Beginnings of Modern Egalitarianism in Bobbio’s “Dictionary of Politics”

This levelingin other words, this premise which affirms the existence of equality or, at least, a great similarity in the psychological evolutionary and moral level of all human beingsis a central point not only of Liberalism but also, although on a different level and along different paths, of Marxism, as we shall show further on.  Therefore, the idea of the existence of a psychological leveling or equality is an absolutely central premise around which have developedalthough  along different plansthe two currents of thought which dominate today’s scene of world thinking.

In this regard we can read in the Dicionário de Política (“Political Dictionary” by Norberto Bobbio, et al.) what Hobbes already considered:

(…) fundamentally, all men have the same physical and intellectual power and the differences are insignificant.” (p. 598)

In it we also read what Hobbes stated in the “Leviathan” (chapter XIII):

Nature made men so equal in physical and intellectual capacities that any person can kill another, but cannot surpass another in cunning.” (p. 597)

As shown before, from its beginnings Liberalism conceived man as belonging to that natural state defended by Hobbes, which was characterized by an equality of capacities.  Within this picture, and since its view of man is similar, it becomes perfectly logical that Liberalism should defend egalitarian political institutions, at least in formal legal terms, because in socioeconomic practice we obviously see enormous differences.  Thus, we can return to the previously quoted Dicionário de Política and read this:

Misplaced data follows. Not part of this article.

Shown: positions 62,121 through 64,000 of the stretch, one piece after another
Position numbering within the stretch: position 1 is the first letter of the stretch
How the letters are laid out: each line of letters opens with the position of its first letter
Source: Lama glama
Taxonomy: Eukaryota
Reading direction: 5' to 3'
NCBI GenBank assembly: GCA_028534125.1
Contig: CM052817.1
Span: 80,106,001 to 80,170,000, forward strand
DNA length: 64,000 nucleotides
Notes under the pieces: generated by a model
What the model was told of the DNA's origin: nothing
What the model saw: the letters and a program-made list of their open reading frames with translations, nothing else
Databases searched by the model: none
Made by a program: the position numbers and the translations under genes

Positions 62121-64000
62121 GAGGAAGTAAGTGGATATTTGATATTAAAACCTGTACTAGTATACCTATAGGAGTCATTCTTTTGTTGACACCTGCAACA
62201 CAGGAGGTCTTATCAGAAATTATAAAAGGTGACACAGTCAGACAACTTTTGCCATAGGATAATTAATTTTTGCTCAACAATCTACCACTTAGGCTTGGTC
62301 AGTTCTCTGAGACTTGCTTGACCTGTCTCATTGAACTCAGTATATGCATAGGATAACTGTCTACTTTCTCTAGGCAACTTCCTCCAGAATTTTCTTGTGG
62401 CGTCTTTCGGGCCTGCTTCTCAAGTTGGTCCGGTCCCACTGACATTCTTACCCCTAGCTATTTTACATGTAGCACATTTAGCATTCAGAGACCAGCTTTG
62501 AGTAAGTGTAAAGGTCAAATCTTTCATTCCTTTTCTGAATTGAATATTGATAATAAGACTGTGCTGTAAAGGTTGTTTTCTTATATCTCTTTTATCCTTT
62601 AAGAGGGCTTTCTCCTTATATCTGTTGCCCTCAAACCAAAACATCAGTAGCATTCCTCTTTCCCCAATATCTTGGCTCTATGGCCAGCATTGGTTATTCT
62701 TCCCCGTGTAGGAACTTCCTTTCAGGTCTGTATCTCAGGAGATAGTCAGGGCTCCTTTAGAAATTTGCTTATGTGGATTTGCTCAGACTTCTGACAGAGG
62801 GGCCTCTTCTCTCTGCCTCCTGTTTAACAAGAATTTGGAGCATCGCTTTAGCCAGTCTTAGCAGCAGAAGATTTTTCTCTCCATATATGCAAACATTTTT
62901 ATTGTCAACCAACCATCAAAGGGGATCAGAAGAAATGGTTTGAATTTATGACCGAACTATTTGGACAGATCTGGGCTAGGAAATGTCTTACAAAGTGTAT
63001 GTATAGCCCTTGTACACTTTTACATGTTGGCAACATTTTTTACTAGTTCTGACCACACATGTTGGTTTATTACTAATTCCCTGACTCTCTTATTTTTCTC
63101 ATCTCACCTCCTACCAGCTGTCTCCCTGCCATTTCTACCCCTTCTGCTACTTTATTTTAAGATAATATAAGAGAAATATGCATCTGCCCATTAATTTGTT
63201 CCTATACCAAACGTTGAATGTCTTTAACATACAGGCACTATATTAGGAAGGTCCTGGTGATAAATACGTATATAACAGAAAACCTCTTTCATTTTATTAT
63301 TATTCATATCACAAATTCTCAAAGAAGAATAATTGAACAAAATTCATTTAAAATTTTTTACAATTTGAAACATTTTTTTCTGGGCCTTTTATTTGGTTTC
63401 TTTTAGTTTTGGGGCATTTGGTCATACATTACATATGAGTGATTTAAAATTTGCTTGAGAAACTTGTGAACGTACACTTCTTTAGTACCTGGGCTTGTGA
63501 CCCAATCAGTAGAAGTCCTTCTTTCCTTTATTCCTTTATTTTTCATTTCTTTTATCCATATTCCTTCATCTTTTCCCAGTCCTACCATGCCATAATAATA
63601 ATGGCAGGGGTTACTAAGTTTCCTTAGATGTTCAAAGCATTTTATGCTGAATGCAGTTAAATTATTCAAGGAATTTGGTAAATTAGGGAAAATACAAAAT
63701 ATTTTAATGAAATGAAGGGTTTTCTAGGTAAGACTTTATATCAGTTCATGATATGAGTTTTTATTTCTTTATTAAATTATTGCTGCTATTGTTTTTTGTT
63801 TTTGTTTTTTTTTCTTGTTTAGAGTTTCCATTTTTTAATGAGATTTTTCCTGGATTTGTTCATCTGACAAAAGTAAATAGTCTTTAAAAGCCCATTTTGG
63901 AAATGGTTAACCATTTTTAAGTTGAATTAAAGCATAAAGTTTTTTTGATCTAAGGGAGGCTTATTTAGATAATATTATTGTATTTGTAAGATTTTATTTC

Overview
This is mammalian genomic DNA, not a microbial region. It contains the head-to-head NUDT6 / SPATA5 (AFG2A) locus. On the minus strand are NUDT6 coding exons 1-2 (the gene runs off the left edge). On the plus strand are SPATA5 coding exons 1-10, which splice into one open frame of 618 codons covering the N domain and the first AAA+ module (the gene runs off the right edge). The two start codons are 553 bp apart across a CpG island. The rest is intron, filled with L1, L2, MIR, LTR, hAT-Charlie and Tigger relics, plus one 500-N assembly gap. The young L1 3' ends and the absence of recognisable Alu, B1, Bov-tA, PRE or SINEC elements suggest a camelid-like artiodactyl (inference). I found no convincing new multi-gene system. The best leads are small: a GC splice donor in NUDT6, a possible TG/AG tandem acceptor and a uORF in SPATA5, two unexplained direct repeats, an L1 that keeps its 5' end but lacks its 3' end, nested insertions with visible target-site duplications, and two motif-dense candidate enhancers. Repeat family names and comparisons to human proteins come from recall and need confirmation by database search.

Classic liberalism affirmed that (…) once the privileges were abolished and the Equality of rights was established, there would be no obstacles in anybody’s way in his search for happiness.” (Dicionário de Política, p. 604; emphasis added)

If we once accept this egalitarian (and, in the case of Liberalism,  leveled in a selfish way) view of the human psyche, we can see with great clarity that from it derive the principal institutions of the liberal model of sociopolitical organization, in other words, the principal institutions of the so-called liberal democracies. [Norberto Bobbio, et al. Dicionário de Política (“Political Dictionary”)]